Local government in the Isle of Man


Local government in the Isle of Man

Local government ( _gv. gurneilys ynnydagh) on the Isle of Man is based around the concept of ancient parishes. There are three types of local authorities: a borough corporation, town commissions, and parish commissions.

headings

The Isle of Man is divided into six administrative districts, called sheadings. The six sheadings are Ayre, Glenfaba, Garff, Michael, Rushen and Middle. The sheadings form the basis of some constituencies and each has a coroner. In the Isle of Man, coroners have responsibilities that would belong to the sheriff or bailiff in the United Kingdom, and this office should not be confused with that of Coroner for Inquests, a role usually fulfilled by the High Bailiff. A person may fulfil the role of coroner for more than one sheading at the same time.

Etymology

The origins of the term 'sheading' are unclear. There are three main possibilities:
* from the Norse word "skeid" – meaning ship-assembly, with each sheading providing men for a warship
* from a Celtic word meaning 'sixth part' – with the sheadings having been a 14th century Scottish introduction
* from the Middle English word for an administrative division, "scheding" – with the sheadings having been introduced following English rule in the late 14th century

The earliest map to indicate sheadings was produced in 1644.

heading changes

* Onchan parish was transferred from Garff to Middle sheading in 1796

Parishes

The parishes have ecclesiastical roots, are thought to have introduced to the island in the 11th century from Scotland, the bishopric having been established in the 10th century. Parish boundaries were originally related to physical features.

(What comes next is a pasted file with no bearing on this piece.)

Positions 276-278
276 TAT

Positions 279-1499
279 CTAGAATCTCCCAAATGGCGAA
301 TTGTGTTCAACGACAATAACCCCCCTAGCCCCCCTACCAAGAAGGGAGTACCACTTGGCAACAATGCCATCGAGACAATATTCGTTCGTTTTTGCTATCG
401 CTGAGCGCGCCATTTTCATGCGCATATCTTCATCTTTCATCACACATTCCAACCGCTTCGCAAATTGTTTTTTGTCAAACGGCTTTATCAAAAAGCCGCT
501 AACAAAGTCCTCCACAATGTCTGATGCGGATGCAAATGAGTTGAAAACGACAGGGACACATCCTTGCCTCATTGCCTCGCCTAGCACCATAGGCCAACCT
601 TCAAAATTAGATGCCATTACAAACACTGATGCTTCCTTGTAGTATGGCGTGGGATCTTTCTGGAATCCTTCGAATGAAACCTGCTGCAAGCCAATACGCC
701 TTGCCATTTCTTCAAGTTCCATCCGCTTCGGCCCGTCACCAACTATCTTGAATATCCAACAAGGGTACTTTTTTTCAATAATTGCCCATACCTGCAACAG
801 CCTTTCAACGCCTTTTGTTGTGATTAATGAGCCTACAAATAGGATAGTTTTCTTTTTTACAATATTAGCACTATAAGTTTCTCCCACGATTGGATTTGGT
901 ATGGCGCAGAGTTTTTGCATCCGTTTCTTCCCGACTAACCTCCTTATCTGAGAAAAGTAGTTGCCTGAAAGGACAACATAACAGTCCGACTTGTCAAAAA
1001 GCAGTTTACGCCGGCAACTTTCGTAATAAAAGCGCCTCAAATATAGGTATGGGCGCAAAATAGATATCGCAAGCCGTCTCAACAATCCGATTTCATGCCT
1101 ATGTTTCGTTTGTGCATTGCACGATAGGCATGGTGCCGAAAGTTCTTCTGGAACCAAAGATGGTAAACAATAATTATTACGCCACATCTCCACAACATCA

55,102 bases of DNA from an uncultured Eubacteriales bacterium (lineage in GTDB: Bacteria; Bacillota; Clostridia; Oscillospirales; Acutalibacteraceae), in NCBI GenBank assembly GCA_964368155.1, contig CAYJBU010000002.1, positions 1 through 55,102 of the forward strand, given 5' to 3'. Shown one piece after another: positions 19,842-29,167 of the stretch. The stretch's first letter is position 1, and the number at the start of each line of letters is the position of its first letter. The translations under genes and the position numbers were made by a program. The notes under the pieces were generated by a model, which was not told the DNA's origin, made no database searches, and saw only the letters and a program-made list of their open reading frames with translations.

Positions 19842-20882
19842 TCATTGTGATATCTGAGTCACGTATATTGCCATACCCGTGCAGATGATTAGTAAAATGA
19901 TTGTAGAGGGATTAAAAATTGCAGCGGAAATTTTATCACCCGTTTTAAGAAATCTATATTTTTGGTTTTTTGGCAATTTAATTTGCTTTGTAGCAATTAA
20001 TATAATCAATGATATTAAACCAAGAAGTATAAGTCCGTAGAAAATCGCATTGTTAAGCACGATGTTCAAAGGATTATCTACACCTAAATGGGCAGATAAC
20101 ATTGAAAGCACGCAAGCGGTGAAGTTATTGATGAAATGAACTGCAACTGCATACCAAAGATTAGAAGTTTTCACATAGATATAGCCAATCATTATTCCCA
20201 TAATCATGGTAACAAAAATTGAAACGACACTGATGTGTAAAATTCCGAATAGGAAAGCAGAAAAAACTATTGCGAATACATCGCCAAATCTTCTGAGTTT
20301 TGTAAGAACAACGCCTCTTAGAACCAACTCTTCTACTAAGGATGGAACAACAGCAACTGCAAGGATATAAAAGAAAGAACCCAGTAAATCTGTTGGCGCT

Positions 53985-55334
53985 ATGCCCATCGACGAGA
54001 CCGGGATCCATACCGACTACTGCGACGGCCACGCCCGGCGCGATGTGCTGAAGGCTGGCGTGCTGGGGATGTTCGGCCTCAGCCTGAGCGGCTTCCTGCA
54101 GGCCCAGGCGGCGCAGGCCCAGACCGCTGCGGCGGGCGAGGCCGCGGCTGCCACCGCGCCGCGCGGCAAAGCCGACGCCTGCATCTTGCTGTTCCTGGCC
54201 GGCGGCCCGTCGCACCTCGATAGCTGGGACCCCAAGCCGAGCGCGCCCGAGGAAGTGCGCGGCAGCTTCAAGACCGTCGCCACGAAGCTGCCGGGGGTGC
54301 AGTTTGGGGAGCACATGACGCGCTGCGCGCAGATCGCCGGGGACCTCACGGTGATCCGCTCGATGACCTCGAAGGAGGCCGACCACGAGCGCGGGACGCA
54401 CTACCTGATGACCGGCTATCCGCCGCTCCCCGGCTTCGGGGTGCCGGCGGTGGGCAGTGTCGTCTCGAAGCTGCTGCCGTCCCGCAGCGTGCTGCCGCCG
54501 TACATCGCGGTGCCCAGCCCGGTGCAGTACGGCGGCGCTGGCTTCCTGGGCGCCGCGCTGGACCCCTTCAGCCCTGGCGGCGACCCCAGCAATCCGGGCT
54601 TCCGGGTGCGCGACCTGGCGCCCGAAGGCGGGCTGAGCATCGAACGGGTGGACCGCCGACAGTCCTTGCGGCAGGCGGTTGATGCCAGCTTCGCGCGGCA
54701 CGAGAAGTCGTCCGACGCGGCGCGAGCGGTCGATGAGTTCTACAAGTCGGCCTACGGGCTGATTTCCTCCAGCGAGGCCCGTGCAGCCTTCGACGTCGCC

The parishes of each sheading of the Isle of Man are:

* Ayre - Andreas, Bride, Lezayre
* Garff - Lonan, Maughold, Onchan ("Kione Droghad")
* Glenfaba - German, Patrick
* Michael - Ballaugh ("Balley ny Loughey"), Jurby ("Jourbee"), Michael ("Mael")
* Middle - Braddan, Marown, Santon
* Rushen - Arbory, Rushen ("Rosien"), Malew

Modern local government

1852: Town Commissioners

The Town Act 1852 created the first local government in the island by designating Castletown, Douglas, Peel and Ramsey as towns, each with an elected board of Town Commissioners chaired by the existing office of High Bailiff. Responsibilities of the commissioners were "paving, cleansing, lighting, and watching the streets… Making and keeping in repair public sewers therein, and otherwise improving” the towns.

These initial boards of Town Commissioners were replaced under subsequent acts in each town – in 1860 in Douglas, in 1864 in Ramsey, and in 1883 in Castletown and Peel. The town boundaries have been increased over time as appropriate in relation to new development.

1884: Sanitary District

The Public Health Act 1884 permitted the creation of elected sanitary authorities for sanitary districts. Port Erin was the only sanitary district so defined.

1886: Village Commissioners

The Local Government Act 1886 allowed Tynwald to pass resolutions to create village districts with elected boards of Village Commissioners. The first board of Village Commissioners was created for Port Erin in 1884.